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Translations and the Brazilian invasion of the Portuguese market

An underlying aspect contributing to this development is likely to have been a further change to the bilateral transatlantic book trade in the 1930s. In fact, a phenomenon described as an invasion of the Portuguese bookshops by Brazilian books was reported as early as 1933. The amount of books exported to Portugal increased during the 1930s and reached a peak before the beginning of the Second World War (1939-45). According to official Brazilian numbers, Brazilian books exported to Portugal amounted to around 16,000 kilos in 1933; 35,000 kilos in 1938 and 6,000 kilos in 1942 (Hallewell 359-60).[1] Apart from the 1924 postal agreement, a crucial factor for this intense export activity was the low currency exchange rate of the early 1930s, which made Brazilian books much more accessible to the Portuguese reader, thus determining the success of the Brazilian editions. Referring to Portugal in 1933, an article which appeared in the United Press claimed that:

Brazil can boast about having conquered the Portuguese market and, moreover, to have convinced the Portuguese reader. Never before has the South-American country sent so many thousands of books to this nation. One walks around Lisbon and, in every bookshop window, every corner shop and even in the small selling points inside the cafes, one finds Brazilian editions, with their striking covers, alive with colour. They stand next to the sadness of the Portuguese editions, all of which look poor, shy, as if they are ashamed to appear in public... This is making the national publishers somewhat uncomfortable.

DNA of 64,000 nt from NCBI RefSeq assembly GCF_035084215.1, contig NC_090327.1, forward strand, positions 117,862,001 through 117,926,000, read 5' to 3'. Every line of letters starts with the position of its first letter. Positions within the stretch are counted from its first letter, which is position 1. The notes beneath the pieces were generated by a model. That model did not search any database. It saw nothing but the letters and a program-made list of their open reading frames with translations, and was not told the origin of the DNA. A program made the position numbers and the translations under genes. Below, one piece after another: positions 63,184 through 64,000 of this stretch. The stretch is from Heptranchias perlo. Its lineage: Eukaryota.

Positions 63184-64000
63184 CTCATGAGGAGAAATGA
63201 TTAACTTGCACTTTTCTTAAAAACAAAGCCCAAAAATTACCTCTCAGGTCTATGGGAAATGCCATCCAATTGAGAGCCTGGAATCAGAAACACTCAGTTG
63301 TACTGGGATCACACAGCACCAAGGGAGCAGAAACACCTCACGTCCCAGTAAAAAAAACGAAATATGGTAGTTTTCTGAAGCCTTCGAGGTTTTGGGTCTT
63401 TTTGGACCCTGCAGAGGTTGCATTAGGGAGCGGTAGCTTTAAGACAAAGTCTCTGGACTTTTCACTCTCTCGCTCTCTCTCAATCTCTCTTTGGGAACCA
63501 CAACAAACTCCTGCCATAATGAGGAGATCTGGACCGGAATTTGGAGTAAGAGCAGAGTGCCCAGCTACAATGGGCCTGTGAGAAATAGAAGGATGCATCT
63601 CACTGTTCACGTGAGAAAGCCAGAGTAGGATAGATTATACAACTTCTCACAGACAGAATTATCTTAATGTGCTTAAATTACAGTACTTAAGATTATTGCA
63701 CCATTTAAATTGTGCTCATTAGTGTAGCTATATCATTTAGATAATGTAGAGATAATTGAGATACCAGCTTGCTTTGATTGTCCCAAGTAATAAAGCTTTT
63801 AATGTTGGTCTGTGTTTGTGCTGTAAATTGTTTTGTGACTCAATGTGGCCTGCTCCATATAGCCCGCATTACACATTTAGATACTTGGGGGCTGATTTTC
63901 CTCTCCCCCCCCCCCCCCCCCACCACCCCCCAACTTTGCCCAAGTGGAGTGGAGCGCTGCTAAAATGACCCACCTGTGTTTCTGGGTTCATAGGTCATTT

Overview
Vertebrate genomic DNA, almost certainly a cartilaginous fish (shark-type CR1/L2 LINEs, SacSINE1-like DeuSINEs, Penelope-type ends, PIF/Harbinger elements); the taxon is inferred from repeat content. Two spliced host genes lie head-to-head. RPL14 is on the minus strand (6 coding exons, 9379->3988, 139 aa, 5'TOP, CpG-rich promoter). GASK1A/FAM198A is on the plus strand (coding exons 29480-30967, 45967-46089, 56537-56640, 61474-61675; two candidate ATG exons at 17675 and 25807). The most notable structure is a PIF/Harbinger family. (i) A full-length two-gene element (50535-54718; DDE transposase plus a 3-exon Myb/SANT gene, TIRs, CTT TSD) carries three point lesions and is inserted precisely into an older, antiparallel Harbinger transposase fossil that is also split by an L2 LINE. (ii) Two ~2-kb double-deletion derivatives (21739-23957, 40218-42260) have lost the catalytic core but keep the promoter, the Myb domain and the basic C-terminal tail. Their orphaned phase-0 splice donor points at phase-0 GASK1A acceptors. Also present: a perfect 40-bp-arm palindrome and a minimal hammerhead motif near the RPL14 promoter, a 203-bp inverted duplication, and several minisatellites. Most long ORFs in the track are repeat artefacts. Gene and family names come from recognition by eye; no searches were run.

No one ignores the fact that due to the low exchange rate Brazil can offer books [...] at a price that Portugal cannot match.

[O Brasil pode gabar-se de ter conquistado o mercado portugues e, mais ainda, de ter con- quistado o leitor portugues. Nunca, como agora, aquele pais sul-americano remeteu tanto milhar de livros para esta naqao. Percorre-se Lisboa e em todas as montras das livrarias, das tabacarias e ate nos pequenos «guichets» dos cafes, nos encontramos os livros de edffoes brasileiras, todos eles com suas capas berrantes, que dao uma nota de vida e de cor, junto a tristeza das edRoes portuguesas, todas elas de aspecto pobre, envergonhado, como se tivessem vergonha de aparecer ao publico... O fato esta causando certo mal-estar nos editores nacionais. [...] Ninguem ignora que merce do cambio o Brasil pode apresentar- nos livros [...] por um preqo que em Portugal nao pode ser igualado.] (Hallewell 357-8)

Throughout the following years, echoes of this opinion bore further witness to the impact described. In 1937 the Brazilian book was portrayed in Sol Nascente as “inexpensive and presentable, easily noticed, full of colour, of good quality paper, and with beautiful covers” [“barato, apresentavel, flagrante, cheio de cor, em bom papel e com belas capas”], thus contrasting with Portuguese editions, which were “in general, loud and striking but of regrettable content” [“[e]m geral, espalhafatoso e berrante mas de lamentavel recheio”] (Lima 4). A few years later, in the beginning of the 1940s, Lobo Vilela, literary director of the publishing house Gleba, thought it was “embarrassing to realise how the Portuguese book is almost banished from Brazil, and how Brazilian books have spread throughout Portugal” [“constrange- dor ver como o livro portugues esta quase banido do Brasil, sobretudo o livro moderno, e como o livro brasileiro se tem espalhado em Portugal!”] (Lisboa 41).